The import tools came a long way between version three and four but they are far from perfect. Here are a few tricks to make the process of importing using the import wizard as painless as possible.
The main tip I can offer for version 3.0 is getting the GUID of records already in CRM. For details see my other post:
This is most commonly used for adding the parent account to contacts. The process is import your accounts, get the sheet of GUIDs and then use Excel’s vlookup to insert the appropriate GUID into the Parent customer column of the contact import sheet.
For version 4.0, you no longer need the GUID as the import wizard will match off of the account name. This (rather naively) assumes the account names in the system are unique but the gain is it greatly simplifies the process of attaching contacts to their parent account. Either ensure account name uniqueness, try using the GUID or be prepared to manually attach those records which will fail.
Despite being a great improvement over its version 3.0 counterpart, the version 4.0 import wizard has a few shortfalls. The first one is you are almost certainly going to fail if you create your own data maps.
While the import wizard allows to define how the data from your source sheet gets mapped into CRM, if you choose to actually do this you are very likely to get errors on your import. The problem is manual data maps do not support mapping values to other tables without a lot of messing about. So, for example, if you are bringing contacts into CRM and you have account names in the parent customer column, this will fail with a manually created data map as the map needs to go to the account table. Even if you use the version 3.0 method of specifying the GUID it will fail.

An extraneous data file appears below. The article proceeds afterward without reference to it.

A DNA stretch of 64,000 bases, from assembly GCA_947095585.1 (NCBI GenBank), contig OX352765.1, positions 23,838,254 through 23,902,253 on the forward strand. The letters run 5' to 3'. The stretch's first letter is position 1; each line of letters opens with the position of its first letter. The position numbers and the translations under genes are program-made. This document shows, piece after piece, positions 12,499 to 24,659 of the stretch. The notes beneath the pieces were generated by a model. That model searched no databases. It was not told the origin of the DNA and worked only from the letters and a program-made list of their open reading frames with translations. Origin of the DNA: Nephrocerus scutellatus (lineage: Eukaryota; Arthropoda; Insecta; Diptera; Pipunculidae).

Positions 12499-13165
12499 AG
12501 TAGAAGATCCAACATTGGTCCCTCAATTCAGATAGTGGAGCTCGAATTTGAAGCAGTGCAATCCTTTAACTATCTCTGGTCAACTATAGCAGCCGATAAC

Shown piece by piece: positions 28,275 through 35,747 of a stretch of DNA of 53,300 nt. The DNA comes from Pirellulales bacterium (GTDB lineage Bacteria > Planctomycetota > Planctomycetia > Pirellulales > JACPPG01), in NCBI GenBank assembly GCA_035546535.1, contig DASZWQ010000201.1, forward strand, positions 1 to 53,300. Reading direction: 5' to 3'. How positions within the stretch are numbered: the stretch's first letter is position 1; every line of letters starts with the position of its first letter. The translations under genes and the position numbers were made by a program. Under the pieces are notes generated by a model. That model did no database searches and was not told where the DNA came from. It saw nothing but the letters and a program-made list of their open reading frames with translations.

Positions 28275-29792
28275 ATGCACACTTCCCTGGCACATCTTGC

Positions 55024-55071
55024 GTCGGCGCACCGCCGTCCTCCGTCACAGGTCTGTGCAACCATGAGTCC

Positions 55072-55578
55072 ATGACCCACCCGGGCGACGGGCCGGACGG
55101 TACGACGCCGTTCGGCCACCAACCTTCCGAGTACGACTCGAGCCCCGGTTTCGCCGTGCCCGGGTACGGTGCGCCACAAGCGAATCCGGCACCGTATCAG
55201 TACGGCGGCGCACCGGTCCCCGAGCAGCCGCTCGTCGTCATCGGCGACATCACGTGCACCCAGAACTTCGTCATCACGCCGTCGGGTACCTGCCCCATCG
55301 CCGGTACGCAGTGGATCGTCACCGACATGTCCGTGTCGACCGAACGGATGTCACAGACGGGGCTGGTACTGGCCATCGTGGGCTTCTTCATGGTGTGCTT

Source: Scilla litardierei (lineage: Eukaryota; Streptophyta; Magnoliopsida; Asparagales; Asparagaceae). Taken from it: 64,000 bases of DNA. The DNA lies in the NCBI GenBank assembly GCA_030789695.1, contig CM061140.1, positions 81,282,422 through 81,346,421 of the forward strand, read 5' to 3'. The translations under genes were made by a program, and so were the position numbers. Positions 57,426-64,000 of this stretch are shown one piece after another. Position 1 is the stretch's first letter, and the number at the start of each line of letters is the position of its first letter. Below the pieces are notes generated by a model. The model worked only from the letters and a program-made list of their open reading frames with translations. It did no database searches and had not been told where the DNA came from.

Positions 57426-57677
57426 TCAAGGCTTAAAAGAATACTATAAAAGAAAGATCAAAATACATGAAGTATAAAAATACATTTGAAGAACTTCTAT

Update: Apparently Rollup 2 has fixed this but if you haven’t gone to Rollup 2 yet, the below gets around the issue.
The only way around this is to get CRM to automatically map the values for you. The only way you can get CRM to automatically create the map is to ensure the column headings in your source file match what CRM is expecting to see (and yes, capitalisation does matter). Generally speaking the values need to match the labels on the form. More accurately, the values need to be the attribute names. You’ll know if it is working because when you go through the Import Wizard, the moment that you specify the entity you’re trying to import, the data map value will show ‘Automatic’.
If it fails and you’re stumped which column value is confusing CRM, go to Data Mapping as if you’re setting up a manual data map and you’ll see the values it’s expecting.
Another tip at this point is if your import file is sufficiently large, you will not be able to import sample data into the data mapping entity. The only way around this is to copy the first few lines of the source file and use this for your sample data.
Once you have the correct column headings and CRM is automatically mapping the import you’re almost set. The only thing you need to check is that the source data is ‘clean’. There are two things which commonly upset imports. The first is the last column in your source file needs to be completely populated. The order of the columns is not important to shuffle them around to make sure the last is completely populated otherwise you risk CRM not understanding the how many columns you have.